Warm Front/Cold Front

Teacher Background
Air masses of different temperatures and densities are in constant battle with one another. As one air mass moves in, another must move on and out, or up. The boundary between the two air masses is called a "front." The triangles or semicircles symbolizing the front point in the direction it's traveling. There are four types of fronts. Students will likely be very familiar with these from TV newscasts and weather maps seen in newspapers.

Cold Front: (blue triangles) Cold air is denser and so pushes warm air out of its way, like a snow plow moving down the street, forcing the warm air to rise steeply. Cumulus and cumulonimbus clouds form and rain, thunderstorms, hail and tornadoes can occur.

Warm Front: (red half-circles) Warm air slides up and over cold air. Cirrus clouds form ahead of the front. As the front comes closer, stratus clouds form at lower levels in the atmosphere. These clouds can change to nimbostratus clouds and produce rain, snow, sleet and freezing rain.

Stationary Front: (blue triangles and red half-circles on opposite sides of the front) Neither warm air nor cold air is able to get the upper hand and advance. This causes widespread clouds on both sides of the front.

Occluded Front: (alternating triangles and half-circles on same side of the front) Cold, warm and cool air come together. In a "cold occluded" front cold air pushes under cool air and in a "warm occluded" cool air rises over cold air.

 • Students will become familiar with the four different types of fronts.
 • Students will observe the behavior of warm and cold air in simple models of the different fronts.
 • Students will use their knowledge of fronts to predict the kind of weather that will be found along fronts found on a weather map.

front (warm, cold, stationary, occluded)

     • clear plastic shoe box
     • two 100 ml beakers
     • hot plate
     • thermometer
     • thermal gloves or pot holders
     • ice
     • water
     • goggles
     • current weather map
     • Student Worksheet
     • Student Worksheet
     • Student Worksheet

Give each team a weather map of the United States showing the location of the different fronts. (Or have them review current conditions online via the PASSPORT TO WEATHER AND CLIMATE website-- http://passporttoknowledge.com/storm.) Distribute Student Worksheet Front Symbols and Weather Rules. Discuss the type of fronts found, and what type of weather would normally be expected to occur in regions adjacent to the fronts. Locate a major city in that area and go online to find today's weather for that city. How does the actual weather compare to the students' predictions, based on the type of front?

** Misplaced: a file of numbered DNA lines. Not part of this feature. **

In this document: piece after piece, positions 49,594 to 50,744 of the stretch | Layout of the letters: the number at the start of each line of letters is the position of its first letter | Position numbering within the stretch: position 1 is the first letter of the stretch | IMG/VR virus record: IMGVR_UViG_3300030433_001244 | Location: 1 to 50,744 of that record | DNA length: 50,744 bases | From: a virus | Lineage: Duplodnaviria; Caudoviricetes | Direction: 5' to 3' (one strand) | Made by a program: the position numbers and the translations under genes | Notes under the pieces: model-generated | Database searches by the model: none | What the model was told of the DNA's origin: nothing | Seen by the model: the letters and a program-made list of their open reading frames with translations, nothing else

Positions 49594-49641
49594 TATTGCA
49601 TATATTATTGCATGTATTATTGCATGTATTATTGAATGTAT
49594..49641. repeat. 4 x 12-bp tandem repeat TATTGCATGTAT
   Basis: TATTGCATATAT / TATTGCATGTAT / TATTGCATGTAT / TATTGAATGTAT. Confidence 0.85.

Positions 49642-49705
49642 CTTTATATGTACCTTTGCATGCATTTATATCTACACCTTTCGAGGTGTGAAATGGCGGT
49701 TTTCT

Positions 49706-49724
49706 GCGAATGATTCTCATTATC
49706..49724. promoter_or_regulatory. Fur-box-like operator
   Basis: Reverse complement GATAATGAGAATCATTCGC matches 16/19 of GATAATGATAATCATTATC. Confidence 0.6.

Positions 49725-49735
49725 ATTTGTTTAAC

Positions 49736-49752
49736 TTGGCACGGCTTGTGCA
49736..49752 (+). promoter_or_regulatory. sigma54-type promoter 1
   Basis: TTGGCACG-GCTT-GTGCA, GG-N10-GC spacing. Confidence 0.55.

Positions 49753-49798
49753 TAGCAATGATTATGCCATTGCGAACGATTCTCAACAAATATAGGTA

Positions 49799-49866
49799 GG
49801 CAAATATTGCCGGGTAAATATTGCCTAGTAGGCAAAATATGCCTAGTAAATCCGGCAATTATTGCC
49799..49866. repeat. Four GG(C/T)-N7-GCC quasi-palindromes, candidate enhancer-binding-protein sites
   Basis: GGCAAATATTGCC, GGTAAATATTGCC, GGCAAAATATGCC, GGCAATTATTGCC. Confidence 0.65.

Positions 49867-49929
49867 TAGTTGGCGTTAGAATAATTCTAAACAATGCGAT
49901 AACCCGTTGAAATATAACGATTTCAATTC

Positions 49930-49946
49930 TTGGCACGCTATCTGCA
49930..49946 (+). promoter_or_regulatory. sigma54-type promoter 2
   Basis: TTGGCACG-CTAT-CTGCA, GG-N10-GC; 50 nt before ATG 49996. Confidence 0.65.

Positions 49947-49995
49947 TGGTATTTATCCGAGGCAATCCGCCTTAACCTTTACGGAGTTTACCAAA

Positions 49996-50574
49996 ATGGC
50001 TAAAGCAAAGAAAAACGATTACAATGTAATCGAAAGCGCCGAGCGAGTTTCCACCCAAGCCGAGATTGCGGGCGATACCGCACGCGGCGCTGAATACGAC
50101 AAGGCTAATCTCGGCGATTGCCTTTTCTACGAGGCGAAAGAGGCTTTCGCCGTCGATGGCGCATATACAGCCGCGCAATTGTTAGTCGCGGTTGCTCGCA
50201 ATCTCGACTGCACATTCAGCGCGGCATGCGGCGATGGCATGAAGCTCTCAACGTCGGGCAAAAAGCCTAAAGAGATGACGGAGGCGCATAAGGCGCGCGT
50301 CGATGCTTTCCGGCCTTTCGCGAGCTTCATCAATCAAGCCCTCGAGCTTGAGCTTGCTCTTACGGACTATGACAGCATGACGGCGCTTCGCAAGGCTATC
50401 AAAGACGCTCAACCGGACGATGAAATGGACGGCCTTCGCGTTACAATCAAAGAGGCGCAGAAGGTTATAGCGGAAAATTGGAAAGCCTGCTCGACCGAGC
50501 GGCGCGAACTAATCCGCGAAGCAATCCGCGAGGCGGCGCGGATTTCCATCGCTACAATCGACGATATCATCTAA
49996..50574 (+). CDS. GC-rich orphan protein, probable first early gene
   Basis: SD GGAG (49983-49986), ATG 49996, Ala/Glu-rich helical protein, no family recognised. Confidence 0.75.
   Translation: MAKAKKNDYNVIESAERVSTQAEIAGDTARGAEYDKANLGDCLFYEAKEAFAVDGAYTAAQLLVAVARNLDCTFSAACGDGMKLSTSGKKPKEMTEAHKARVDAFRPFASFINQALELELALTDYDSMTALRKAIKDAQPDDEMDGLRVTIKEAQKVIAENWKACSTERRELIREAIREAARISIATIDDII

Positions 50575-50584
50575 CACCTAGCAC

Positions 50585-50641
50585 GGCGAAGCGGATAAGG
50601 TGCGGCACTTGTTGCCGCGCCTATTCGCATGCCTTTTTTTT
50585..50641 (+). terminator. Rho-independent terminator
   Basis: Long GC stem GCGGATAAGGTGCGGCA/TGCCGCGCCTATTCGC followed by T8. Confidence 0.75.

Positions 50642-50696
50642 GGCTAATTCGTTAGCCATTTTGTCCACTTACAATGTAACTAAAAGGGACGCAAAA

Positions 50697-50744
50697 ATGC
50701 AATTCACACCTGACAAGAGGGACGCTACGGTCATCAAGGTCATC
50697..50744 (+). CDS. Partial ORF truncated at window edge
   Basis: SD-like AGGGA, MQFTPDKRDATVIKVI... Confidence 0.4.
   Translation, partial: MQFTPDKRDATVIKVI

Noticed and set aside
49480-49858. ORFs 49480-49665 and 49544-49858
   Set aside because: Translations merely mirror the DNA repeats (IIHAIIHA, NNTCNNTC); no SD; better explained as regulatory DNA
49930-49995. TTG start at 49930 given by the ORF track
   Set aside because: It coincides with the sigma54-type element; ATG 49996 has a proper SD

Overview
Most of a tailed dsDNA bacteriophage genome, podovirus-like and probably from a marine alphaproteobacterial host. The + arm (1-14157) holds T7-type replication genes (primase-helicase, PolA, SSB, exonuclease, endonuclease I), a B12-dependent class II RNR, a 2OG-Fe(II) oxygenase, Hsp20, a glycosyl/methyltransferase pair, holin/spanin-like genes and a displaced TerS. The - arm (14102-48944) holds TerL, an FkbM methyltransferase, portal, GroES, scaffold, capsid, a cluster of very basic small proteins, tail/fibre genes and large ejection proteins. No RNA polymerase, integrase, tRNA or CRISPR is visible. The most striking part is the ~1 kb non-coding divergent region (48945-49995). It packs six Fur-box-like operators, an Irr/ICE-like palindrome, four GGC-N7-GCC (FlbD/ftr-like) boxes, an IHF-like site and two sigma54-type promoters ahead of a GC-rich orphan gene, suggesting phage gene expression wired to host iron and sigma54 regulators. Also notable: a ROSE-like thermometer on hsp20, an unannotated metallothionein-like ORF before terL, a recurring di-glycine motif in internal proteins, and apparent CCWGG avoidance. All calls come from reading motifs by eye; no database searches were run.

Allow students to form groups of 2-3, or assign them to groups: varied abilities and both sexes work best.

Distribute the Student Worksheet and review the procedures outlined on side 1. Have students implement the activity, circulating among the groups to ensure safety procedures are being followed, answering questions and generally encouraging them. Make sure students are recording observations in their journals.

Note: As soon as the beakers are placed in the shoebox, students should observe condensation growing directly above the hot water and spreading into the side with the ice until it completely covers that part of the box. Help them understand what's happening: the air warmed by the hot water is rising to the top of the shoebox. As it circulates towards the side of the shoebox with the ice, the air is cooled thus causing it to condense. While this is occurring the cold air is sinking and slipping under the warm air on the warm water side of the shoebox.

Teacher Tip
When I do this activity I have the students heat the water. (Remind students not to place the thermometer on the bottom of the beaker and leave it there. They will get a much higher reading than the actual temperature of the water.) Once it reaches the correct temperature the teacher can carry the beakers to the tables. The tables should be heat resistant. Eileen Bendixsen, Hazlet Middle School, NJ

Review the procedures outlined on the Student Worksheet, side 2. Have students implement the activity, circulating to ensure safety procedures are being followed, answering questions and generally encouraging all the students. Make sure they are recording careful observations in their journals.

Materials (for Expand/Adapt/Connect)
     • 250 ml beaker
     • 100 ml of oil
     • 100 ml of water
     • red food coloring

Wrap up the Activity with a whole class discussion, encouraging participation and student citation of results recorded in their journals.

Observe the sky for two weeks and make weather predictions based on the imminent arrival of fronts and the visible evidence of the clouds.

Suggested URLs
Map suggested for this Activity

Very good images of different air masses and fronts

Air Masses and Fronts: includes air masses, where they originate and how they are modified

University of Illinois activity shows how precipitation develops along fronts

Microsoft Word Format
Student Worksheet - Microsoft Word Format
PDF Version